Wars often are a sovereign necessity

Regarding the Rev. Paul L. Cook's letter "Most of our wars have been a sad waste" (June 17):

He stated that "if America is going to continue to be a strong, vibrant bastion of freedom, we must be much more careful about the wars in which we choose to engage." What he failed to consider is that, more often than not, a country does not have a choice in the wars that are thrust upon it.

Also, the Rev. Cook has forgotten that freedom is not free, and one of the methods a strong nation uses to project that strength is through the use of force. One such use of force was the Korean War, from which the prosperous Democratic nation of South Korea rose from the ashes. Looking over the border into North Korea, we find what would have been had we not intervened.

However, unlike Vietnam -- in which politicians tried to run from Washington -- the Korean War was fought in the same manner as World War II, and we prevailed. I do not consider that a sad waste.

But now, we have politicians once again running the Afghanistan and Iraq wars from politicians' armchairs, and we see the very same quagmire we saw in Vietnam. Can it not be said that, because to the interference of politicians in issues relating to combat and rules of engagement, many more lives have been unnecessarily lost?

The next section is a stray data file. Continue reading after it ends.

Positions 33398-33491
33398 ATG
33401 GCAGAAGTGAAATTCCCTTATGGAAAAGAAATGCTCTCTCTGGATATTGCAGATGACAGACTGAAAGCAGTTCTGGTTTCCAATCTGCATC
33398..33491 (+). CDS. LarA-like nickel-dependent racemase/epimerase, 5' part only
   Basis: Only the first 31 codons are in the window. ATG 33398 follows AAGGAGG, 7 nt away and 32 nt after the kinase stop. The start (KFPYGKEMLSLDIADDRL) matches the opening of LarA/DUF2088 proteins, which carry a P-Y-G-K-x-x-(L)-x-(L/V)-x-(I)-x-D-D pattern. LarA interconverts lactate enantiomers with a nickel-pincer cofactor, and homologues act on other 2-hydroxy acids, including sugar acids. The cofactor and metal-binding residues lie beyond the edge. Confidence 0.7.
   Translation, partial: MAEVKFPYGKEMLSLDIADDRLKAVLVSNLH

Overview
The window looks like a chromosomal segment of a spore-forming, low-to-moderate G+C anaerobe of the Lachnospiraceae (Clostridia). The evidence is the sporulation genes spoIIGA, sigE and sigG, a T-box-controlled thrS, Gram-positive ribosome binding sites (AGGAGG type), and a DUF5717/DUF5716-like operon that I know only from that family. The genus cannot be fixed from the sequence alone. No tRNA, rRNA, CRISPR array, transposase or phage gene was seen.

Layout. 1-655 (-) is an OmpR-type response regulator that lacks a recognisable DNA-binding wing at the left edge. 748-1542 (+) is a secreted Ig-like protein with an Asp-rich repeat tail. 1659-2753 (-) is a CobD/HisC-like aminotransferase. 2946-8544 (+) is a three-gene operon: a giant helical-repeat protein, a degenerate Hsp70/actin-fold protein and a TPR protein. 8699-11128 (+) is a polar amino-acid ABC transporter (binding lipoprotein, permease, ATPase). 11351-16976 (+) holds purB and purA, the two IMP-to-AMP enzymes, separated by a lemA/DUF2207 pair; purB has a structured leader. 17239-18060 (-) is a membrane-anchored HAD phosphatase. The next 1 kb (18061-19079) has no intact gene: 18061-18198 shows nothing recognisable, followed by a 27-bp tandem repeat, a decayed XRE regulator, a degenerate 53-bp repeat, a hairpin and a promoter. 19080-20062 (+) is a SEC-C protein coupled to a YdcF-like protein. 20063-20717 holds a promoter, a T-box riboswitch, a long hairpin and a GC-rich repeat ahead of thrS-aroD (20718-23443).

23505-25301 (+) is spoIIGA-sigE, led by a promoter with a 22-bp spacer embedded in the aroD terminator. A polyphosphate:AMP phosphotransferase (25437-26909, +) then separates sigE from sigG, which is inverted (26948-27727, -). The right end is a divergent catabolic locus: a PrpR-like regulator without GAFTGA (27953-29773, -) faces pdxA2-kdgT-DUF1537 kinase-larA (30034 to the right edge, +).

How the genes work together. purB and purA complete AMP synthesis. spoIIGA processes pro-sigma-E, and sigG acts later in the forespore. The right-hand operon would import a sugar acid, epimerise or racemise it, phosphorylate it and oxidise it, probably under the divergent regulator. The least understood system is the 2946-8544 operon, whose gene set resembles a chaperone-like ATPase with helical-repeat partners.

As for America's inability to afford being the policeman of the world, according to the Congressional Budget Office the defense budget for 2010 was 4.7 percent of gross domestic product, compared to 10 percent and rising for entitlement spending in 2010. So the idea that military spending is bankrupting America is not accurate.

I will add that if there was ever a time for a world policeman, it is now -- and I would prefer it to be America. And considering what our politicians waste our money on, the cost of our security seems very reasonable.

Is it not best to oppose tyranny and make an effort to spread our way of life in the world, or should we to turn a blind eye to the dangers of the world that surround us, and ourselves become victims of other countries' tyranny?

Larry Rodgers

Evans

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